Some have also looked towards the Pirelli tyres, and that they require gentle nursing to complete a race stint, as a reason why things have closed up and that 2012 results have been unpredictable, as the quicker cars are less able to stretch their legs as it were. This may be part of it, but its overall impact is possibly overstated: as mentioned things are also close in qualifying, when tyre preservation is presuambly much less of an issue.

Pirellis - the talk of F1 in 2012
Credit: Rich Jones / CC
But it can't be denied that the Pirellis have been as much of a high profile star of the F1 show this year as any of the drivers it seems. Some engineers reckon that in 2012 tyre management is even more critical than aerodynamics in determining race results. Pirelli promised that this season they'd take the tyres even more to the edge than last, and they've certainly done that with a range of even softer compounds. Paul Hembery has indicated that this year's medium compound is loosely based on last year's soft.

And tyres have been critical certainly: fundamentally quick cars that can't make the tyres last (such as the Mercedes on most weekends) have been sitting ducks, while Lotus's saving of fresh tyres for race day in Bahrain was a crucial element of their cars being the quickest things out there on the Sunday. There have also been quirky manifestations of this knife-edge rubber, such as Jenson Button losing a lot of his pace in Malaysia after his tyres lost temperature from running at a reduced pace in traffic.

There have been criticisms of this from some, that the tyres are having too much influence on race outcomes and their characteristics are turning races into too much of a lottery (most notably from Michael Schuamcher). They may have a point, but saying they're turning races on its head is overstating the case. As outlined, the order has closed up anyway and it's not like the HRTs are coming home first.

Further, it can't be denied that the degrading tyres, with their resultant variation in pace throughout a race and between cars, have given us four diverting Sundays so far this year with plenty of overtaking. Yes, you could argue that it’s ‘not F1’ to ask the tyre supplier to make sub-standard product on purpose, but frankly that particular ship sailed long ago (see engine freezes, testing restrictions, grooved tyres etc etc). And in any case I'd much rather defend that point than defend boring races.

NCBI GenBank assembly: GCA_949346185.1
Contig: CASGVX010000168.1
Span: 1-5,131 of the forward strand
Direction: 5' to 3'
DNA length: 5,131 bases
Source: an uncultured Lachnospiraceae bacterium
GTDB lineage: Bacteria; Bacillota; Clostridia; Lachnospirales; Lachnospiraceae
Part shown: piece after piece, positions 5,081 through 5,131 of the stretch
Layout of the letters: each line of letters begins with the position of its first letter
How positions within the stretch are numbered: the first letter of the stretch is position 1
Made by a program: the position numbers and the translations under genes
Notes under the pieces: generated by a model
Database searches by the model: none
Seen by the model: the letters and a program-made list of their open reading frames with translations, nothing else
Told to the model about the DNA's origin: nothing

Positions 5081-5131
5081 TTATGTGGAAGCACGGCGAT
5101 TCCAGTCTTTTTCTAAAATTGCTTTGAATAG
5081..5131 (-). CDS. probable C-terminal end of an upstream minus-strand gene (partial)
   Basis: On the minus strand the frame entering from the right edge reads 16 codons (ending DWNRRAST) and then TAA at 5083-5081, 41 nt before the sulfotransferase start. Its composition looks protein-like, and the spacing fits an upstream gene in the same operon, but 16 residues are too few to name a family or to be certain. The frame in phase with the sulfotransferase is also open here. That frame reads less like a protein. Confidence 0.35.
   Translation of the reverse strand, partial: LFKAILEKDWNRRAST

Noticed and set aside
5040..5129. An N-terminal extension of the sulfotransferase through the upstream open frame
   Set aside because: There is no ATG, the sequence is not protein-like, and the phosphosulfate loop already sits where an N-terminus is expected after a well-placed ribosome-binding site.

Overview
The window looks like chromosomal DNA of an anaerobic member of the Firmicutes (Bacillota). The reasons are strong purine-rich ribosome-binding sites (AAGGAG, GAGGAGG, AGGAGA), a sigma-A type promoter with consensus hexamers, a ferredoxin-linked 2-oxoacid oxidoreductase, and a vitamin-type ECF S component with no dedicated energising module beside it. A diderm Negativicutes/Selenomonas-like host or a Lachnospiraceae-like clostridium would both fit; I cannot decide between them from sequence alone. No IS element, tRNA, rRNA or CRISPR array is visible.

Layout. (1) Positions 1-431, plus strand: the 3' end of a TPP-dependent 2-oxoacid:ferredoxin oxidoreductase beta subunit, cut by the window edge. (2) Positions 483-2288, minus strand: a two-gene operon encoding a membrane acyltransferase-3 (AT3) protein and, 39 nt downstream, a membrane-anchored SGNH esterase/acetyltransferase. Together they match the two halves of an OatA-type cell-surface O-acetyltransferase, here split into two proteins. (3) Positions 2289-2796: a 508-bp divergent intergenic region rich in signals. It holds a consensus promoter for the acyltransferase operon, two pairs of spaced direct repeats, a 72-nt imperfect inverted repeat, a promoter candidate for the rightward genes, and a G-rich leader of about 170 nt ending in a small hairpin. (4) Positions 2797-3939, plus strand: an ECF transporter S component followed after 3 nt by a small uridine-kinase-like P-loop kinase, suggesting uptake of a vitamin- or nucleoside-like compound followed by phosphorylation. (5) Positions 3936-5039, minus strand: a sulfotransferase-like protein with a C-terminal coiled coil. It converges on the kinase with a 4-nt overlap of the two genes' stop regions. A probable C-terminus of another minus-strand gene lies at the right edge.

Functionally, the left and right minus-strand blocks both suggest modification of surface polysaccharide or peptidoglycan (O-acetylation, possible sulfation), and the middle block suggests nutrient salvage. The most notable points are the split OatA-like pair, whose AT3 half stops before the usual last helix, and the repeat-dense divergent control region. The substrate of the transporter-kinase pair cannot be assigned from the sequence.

So, what of 2012's competitive order? Given all that I have said, trying to pre-empt Grands Prix this year, let alone the championship as a whole, has been a mugs' game.

The McLaren - possibly the most
consistently competeive car of 2012
Credit: Morio / CC
Nevertheless, the McLaren has probably been the most consistently competitive car of 2012; that at least one of them has qualified on the front row in each of the four races so far (though Lewis Hamilton had to take a grid drop in China after a gearbox change) demonstrates this. And after the opening round, where they started the season on top for the first time in a long time, it appeared to be the firm favourite for this year's titles even then. Yet now, after only four rounds, both its drivers and the team trail in their respective championships. McLaren fans I talk to often say that with the Woking squad it seems always something goes wrong, and the evidence of this year is that view may not merely reflect paranoia.

Botched pit stops have been the main problem (indeed, McLaren's pit stops on average are only the ninth quickest out of the 12 teams so far this year) and over above this there have been other problems, such as Lewis having to change a gearbox before the China round and Jenson Button having to retire in Bahrain (as well as the cars not always getting the most out of the Pirelli tyres in a race). Of course, human error can always happen, but the regularity with which it happens at McLaren makes you wonder if it reflects something fundamentally wrong with its operations. Compare it with Red Bull wherein it seems clangers are almost never dropped.